Since I brought the unfollowing programs up, I’ll continue on this topic long enough to make a couple more points. When I first started using unfollowers.com, I set up an automated thank you message for new followers that would go out automatically, but the automation always bothered me because it was too impersonal. It also welcomed users that I would not typically welcome, so I stopped the automated messages. Like the rest of earth’s inhabitants, I become busy with life, and I am shamefully neglectful when it comes to acknowledging and thanking the Twitter users that follow me. I should work on this more, but from time to time I do send out a tweet to thank all the new Twitter followers for following me, as well as those who continue to follow me. I am not saying that using the automation to welcome new Twitter followers is wrong, what I am saying is that it’s too impersonal for me.
I feel the need to share with you what really annoys me. It annoys the beetle-juice out of me when Twitter users that are using the automated messages also set up automated messages when Twitter users unfollow other Twitter users “for no reason,” other than to build their number of followers. Why does this matter? Twitter users get the information and know how many Twitter users have unfollowed them, as well as who they are unless the user has already been suspended, so why are you tweeting this? I am not going to follow someone when I see this because it feels too much like Twitter bullying and intimidation. There appears to be a lot of Twitter users that wrongly believe that the more followers they have, the better odds they have of being certified by @Twitter. Those of you that believe this are you listening? This is not true. It’s not going to happen. Your numbers have nothing to do with whether or not you get certified by @Twitter. Remember when I said that Big Brother watches? Trust me, Big Brother is watching and if it appears that you are playing the system, don’t be surprised to find yourself added to Twitter’s No-Fly list, which will keep you from ever being Twitter certified. I’m just offering advice, and the wise will heed my advice.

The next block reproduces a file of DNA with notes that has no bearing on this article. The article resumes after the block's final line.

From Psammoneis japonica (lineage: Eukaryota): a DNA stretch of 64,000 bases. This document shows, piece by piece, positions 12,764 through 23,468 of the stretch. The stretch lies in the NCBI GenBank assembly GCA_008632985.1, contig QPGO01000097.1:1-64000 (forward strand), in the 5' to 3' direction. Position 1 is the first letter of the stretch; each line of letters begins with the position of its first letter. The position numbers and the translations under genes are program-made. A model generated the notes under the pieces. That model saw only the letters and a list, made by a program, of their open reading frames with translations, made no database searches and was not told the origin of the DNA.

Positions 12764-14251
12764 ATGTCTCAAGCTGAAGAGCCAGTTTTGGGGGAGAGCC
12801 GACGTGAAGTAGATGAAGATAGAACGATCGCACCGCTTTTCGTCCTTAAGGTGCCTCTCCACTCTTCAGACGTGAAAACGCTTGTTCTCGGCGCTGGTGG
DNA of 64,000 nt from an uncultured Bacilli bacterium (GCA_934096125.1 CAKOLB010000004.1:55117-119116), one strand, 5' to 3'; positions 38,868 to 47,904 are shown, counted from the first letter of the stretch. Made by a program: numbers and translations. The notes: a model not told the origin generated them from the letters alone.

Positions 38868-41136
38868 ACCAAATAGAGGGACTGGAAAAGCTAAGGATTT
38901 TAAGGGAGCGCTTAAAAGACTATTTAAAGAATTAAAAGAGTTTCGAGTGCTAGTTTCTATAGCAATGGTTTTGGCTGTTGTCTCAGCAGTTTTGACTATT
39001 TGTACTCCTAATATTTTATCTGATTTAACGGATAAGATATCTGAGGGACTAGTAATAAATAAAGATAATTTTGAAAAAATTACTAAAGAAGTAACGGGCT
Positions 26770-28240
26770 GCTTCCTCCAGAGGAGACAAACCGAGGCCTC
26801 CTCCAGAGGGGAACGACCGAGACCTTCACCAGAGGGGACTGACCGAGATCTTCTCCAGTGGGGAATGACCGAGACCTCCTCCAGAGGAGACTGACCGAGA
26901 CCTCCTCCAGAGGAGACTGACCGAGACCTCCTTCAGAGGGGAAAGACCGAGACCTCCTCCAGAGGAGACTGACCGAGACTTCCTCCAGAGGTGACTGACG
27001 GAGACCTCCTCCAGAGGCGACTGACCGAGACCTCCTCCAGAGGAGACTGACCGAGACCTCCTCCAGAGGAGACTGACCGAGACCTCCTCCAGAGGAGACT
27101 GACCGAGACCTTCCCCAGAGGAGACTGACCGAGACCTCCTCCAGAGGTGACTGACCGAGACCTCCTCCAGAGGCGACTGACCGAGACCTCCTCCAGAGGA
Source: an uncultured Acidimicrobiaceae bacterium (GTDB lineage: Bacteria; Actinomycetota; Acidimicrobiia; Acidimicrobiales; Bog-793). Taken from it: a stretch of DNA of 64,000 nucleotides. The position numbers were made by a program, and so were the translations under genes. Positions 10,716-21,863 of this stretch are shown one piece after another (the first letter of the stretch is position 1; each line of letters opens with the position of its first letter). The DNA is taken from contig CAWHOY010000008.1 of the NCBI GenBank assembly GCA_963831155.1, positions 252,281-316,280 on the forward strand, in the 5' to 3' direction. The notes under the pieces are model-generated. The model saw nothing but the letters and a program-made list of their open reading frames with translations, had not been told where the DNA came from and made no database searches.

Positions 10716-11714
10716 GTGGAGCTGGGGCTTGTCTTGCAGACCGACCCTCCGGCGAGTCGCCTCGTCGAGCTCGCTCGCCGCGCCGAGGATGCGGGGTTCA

So yes, I have another pet peeve. Why in the world would you opt to not follow someone, but have the nerve to send a DM and say, “Hey, thanks for following me!” “Connect with me my FB page,” or words to that effect. The unfortunate, or fortunate in my case, about this, is that you cannot respond to the DM message because the user did not follow you back. It’s probably a good thing, for me anyway. I’m not an expletive type of gal, but DMs like the one I just used as an example can light a fire, depending on the day I’ve had. Are you tracking?
I like Twitter, and aside from the nuances I’ve addressed in this post, I enjoy the time I spend on Twitter. Like all social media, Twitter is time-consuming, but as a writer, I enjoy being challenged by the 140 character limit tweets. This provides me with the opportunity to play with words, and I love connecting words. I also enjoy interacting with like-minded people, sharing information and supporting published and unpublished authors, editors, publishers, readers, etc.. One Twitter user that I have become friendly with responded to one of my tweets with, “We are all in this together.” She’s right. If we are not following Twitter users that are part of who we are, then we are abusing this social media venue. “We are all in this together,” we shouldn’t waste each other’s time. Be honest, tweet honest, follow honestly, retweet, support and be kind. Happy tweeting!